If you live in a residential area in Britain, or anywhere around the globe, you may think it’s impossible to keep some chickens without causing issues for the chickens or your neighbors.
Suburban houses often have a small amount of garden space & there is often plenty of space to not only keep chickens, but grow lots of vegetables too. Most people are not aware how much can be achieved in the average British garden.
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There are some basic requirements for keeping chickens, if you do not fit all the criteria it’s not the end of the world, there are usually creative alternatives available out there.
In this article we will cover some key aspects of how you might be able keep some chickens of your own if you live in a suburban area. My experience is in suburban Britain but there is no reason you can’t apply these techniques in other suburban parts of the world.
How much space does a chicken need?
Like any animal a chicken will benefit from being able to get some fresh air and exercise properly. Therefore it is important to consider if you have enough space to keep active & happy chickens.
The chicken coop should allow for a minimum of 2-3 square feet per chicken and at least 3.5 feet high. In the chicken run, they should have around 8-10 feet per chicken.
The law on keeping chickens in the UK
Do I need a licence to keep chickens? Compulsory registration
If you plan to keep more than 50 chickens you will need a Licence to keep them in the UK. For anything under this amount, you do not need to register them unless they are for commercial use.
For the majority of readers however I feel this is not an issue as the numbers will be far less than that.
You can voluntarily register your poultry as pets, APHA will be able to contact you if there’s a disease outbreak (such as bird flu) in your area, you’ll help prevent the spread of disease and protect the national poultry flock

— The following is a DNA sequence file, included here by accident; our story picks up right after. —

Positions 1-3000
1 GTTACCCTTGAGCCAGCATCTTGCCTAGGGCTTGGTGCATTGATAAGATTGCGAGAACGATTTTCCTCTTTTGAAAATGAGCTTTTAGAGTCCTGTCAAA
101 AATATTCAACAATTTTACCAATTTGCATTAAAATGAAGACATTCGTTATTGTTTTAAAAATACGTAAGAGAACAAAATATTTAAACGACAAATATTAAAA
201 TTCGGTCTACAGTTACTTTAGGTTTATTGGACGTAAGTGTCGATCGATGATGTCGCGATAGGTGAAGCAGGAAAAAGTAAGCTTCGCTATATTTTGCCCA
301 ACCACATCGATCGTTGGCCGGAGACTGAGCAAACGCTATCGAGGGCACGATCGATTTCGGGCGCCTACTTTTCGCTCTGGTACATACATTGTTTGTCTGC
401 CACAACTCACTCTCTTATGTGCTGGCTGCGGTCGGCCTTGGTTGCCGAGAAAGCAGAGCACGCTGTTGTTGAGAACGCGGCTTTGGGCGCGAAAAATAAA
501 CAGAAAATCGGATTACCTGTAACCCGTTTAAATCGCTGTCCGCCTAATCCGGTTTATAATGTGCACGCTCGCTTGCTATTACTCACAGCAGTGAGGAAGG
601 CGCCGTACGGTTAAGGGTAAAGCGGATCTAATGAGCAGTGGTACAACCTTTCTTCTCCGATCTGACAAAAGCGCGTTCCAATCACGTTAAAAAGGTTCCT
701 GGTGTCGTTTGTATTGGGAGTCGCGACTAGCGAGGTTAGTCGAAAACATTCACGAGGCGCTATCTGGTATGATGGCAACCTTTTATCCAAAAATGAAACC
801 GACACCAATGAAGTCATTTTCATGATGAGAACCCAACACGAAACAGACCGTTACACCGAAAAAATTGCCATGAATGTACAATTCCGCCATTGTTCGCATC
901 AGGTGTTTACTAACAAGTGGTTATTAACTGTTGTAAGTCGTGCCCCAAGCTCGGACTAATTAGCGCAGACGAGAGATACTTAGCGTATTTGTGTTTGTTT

For a full run down on the rules and regulations see the UK government site here.
Is it hard to keep chickens?
There are many of advantages to keeping chickens, like the abundance of free range eggs and the entertainment gained from watching them go about their day. It is also important to note the negatives of keeping an animal. If we don’t consider these too, it can result in a negative experience for you and the chickens!
So, as a heads up here are some of the not so good points about keeping poultry like chickens;
- Added cost: Chickens do come with a maintenance cost
- They can attract rats and mice: or a snack enticer for my cat!
- They require daily maintenance and looking after (..like any pet!)
- Health problems can develop
- Hens can be quite nasty to each other
Keeping chickens in a run
The more ‘free range’ you can keep your chickens the happier they will be. However, if you are keeping them in a run it is important to make sure the run is adequate. Make sure the chicken has enough space, somewhere to scratch and turn over the soil for bugs and other snacks.
Chickens enjoy rooting through a bail of hay or straw, it will keep them thoroughly entertained for hours if not days! My chickens are out everyday in the garden, they really love to pick through old leaves and scratch through the soil. If you can include these elements in your run, you should have happy chickens.
Chicken coops come in many shapes and sizes, from purpose built chicken coops to conversions of sheds, coal sheds, wood stores. As long as there is enough space and it is secure from predators you can convert pretty much anything into a chicken coop.
At the Backyard Farm, we converted a garden shed into a spacious chicken coop with 2 nest boxes. There is enough room in there for another 2 next boxes and 2 more chickens, they maybe introduced at a later date.
There are some things that are essential to a chicken coop and maintaining happy chickens. One of these is a roosting area. This is somewhere the chickens can perch when they are not otherwise engaged. It is a good idea to have at least 2 perches, one higher than the other. Chickens have ‘pecking’ orders and only the top chickens can roost on the top perch.